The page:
Over the past few years, companies doing business in New York have noticed that the state has been much more aggressive and successful at finding companies with sales & use tax delinquencies. New York has been at the forefront of sales tax discussions dating back to 2008 when legislation was passed that started the “click-through nexus” laws that many states have adopted in one form or another. This alone has resulted in online retailers remitting hundreds of millions of dollars in sales tax and a corresponding increase in sales & use tax audits.
Cognizant of just how much is potentially at stake when it comes to collecting and remitting sales tax, more states are demanding to collect what is lawfully theirs. Those companies that have been subjected to a sales & use tax audit may consider it as bad luck. However, New York’s Department of Taxation and Finance (DTF) has taken a much more structured approach to identifying potential offenders and securing payment.
Sales Tax Audit Process
Referrals – After a sales tax audit is completed, auditors submit a referral based on the findings for the completed audit. Typically, this is a vendor or a customer of the company that was just audited. Activity that was uncovered during the audit may raise a flag for further review.
Whistle-blowing employees – Despite the economic downturn, New York has increased its audit staff, an action that other governments and private industries were hesitant to do. In the past, major leads for conducting audits at certain businesses came from whistle-blowers and disgruntled employees. Historically, these types of submissions were efficient and effective, as a lot of the work surrounding obtaining documentation had been handled from the inside.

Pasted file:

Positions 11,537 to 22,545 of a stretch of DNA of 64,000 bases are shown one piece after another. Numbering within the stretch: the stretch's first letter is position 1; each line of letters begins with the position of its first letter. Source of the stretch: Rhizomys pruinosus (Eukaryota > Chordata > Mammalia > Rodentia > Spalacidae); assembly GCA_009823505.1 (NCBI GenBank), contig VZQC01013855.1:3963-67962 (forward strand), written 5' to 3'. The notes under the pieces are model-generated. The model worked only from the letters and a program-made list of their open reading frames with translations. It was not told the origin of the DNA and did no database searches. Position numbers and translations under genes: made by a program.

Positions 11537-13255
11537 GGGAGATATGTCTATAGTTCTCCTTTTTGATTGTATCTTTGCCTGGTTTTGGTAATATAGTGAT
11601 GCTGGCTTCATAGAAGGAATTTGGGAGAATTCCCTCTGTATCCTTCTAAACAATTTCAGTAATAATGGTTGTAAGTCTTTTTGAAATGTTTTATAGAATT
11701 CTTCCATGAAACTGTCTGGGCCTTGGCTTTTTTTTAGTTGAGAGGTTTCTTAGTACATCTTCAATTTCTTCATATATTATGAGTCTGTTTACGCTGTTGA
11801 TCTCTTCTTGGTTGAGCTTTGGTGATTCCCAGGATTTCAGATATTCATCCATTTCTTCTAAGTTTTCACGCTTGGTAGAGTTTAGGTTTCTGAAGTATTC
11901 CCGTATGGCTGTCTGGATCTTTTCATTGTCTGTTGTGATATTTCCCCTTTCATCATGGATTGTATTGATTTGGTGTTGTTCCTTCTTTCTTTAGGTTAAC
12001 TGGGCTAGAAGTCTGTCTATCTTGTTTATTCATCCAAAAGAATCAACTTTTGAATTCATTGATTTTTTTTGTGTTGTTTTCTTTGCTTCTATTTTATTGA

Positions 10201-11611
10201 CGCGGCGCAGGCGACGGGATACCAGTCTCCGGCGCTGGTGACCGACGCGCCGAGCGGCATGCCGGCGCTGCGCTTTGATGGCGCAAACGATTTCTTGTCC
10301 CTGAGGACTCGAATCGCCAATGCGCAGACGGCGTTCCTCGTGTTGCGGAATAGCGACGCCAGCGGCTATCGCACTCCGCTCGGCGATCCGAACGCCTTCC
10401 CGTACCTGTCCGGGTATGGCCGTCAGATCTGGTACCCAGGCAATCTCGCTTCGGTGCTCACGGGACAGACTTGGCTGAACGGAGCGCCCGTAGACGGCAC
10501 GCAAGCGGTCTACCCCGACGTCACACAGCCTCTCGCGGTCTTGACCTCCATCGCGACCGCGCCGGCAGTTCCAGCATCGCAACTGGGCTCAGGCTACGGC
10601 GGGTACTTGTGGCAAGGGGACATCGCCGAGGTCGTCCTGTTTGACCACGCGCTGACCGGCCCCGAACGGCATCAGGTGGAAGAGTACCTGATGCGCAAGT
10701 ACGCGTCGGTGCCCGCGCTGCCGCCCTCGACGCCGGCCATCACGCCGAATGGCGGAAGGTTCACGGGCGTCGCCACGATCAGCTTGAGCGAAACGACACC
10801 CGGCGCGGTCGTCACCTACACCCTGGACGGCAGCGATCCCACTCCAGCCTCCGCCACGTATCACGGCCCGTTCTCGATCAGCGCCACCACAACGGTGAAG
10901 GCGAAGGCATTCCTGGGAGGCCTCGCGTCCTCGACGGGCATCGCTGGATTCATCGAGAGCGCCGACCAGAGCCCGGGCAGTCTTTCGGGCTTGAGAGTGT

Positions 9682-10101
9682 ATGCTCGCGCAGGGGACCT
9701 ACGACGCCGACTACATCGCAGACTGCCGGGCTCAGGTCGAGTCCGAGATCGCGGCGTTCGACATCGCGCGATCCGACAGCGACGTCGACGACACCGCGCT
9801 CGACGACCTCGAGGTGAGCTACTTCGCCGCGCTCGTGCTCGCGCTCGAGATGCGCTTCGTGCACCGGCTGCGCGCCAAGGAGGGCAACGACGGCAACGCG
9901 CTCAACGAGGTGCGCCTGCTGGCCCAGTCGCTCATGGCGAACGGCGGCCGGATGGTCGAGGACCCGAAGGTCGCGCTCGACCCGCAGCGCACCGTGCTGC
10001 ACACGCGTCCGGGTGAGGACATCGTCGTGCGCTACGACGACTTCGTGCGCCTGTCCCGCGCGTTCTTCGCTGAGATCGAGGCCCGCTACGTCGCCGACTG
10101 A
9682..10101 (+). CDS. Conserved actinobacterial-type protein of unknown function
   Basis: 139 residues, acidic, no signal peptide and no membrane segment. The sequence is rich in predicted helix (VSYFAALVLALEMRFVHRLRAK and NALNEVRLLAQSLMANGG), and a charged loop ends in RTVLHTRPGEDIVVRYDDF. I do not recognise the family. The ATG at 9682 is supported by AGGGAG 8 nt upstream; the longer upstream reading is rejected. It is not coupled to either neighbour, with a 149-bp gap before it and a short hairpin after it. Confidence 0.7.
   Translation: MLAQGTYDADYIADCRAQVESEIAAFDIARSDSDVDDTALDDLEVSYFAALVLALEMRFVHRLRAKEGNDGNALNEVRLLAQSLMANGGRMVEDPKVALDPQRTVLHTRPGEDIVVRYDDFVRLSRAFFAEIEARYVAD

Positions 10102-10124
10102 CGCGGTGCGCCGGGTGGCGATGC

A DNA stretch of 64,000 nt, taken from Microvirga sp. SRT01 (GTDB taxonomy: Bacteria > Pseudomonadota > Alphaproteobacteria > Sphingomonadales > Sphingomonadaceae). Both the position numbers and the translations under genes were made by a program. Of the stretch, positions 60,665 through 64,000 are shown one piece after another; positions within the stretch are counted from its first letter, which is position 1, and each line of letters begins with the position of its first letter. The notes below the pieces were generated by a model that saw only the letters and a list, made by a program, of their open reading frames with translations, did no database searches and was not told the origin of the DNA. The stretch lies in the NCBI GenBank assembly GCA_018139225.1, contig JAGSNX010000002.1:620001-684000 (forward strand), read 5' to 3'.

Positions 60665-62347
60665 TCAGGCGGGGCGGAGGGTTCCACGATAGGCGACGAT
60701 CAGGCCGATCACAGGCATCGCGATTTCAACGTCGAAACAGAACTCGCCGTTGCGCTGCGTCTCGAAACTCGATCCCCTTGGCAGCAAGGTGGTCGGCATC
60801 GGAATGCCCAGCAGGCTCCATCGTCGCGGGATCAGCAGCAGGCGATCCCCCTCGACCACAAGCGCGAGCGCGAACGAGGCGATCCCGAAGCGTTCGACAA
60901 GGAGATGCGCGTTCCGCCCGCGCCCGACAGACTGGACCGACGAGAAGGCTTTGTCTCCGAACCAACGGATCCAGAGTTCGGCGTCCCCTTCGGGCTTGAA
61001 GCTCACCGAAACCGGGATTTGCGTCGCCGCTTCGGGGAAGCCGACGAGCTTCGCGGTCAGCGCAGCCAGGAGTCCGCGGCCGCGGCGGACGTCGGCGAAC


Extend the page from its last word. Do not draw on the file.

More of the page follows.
Amended returns – In general, when a return is amended, some degree of review regarding the change will take place. If there is anything questionable or a position that is not “more likely than not,” a follow-up is very likely.
Inconsistencies – Sales tax returns will undergo comprehensive analyses that will compute certain ratios, and if the results are not consistent with industry standards then it could raise a red flag and may later be addressed by the DTF. An example would be if purchases subject to use tax are expected but unreported.
Reducing the Risk of a Sales Tax Audit
There are a variety of other reasons why a company may get audited. What’s important to understand is that while states are facing greater budgetary constraints, more programs are being established to identify delinquents. The DTF has much to gain from increasing the number of audits because additional revenues can result even if settlements are made. Auditors are able to learn about the current market trends of various service and retail companies that better enable them to select and perform even more effective and efficient audits as they go forward. Better knowledge about the trends enables the auditors to share their findings with lawmakers who can then better address and legislate about what is occurring in the marketplace. Here are three pieces of advice to consider in order to reduce the risk of a sales tax audit:
- file your sales tax returns on time
- avoid inconsistencies in reporting items such as gross sales and exempt sales
- handle other state audits in a quick and efficient manner in order to avoid “referrals” to the sales tax department
As is usually the case, more states will adopt the programs, procedures, and strategies that they see effectively working for New York. This copy-cat approach will likely increase the frequency of sales & use tax audits across the country.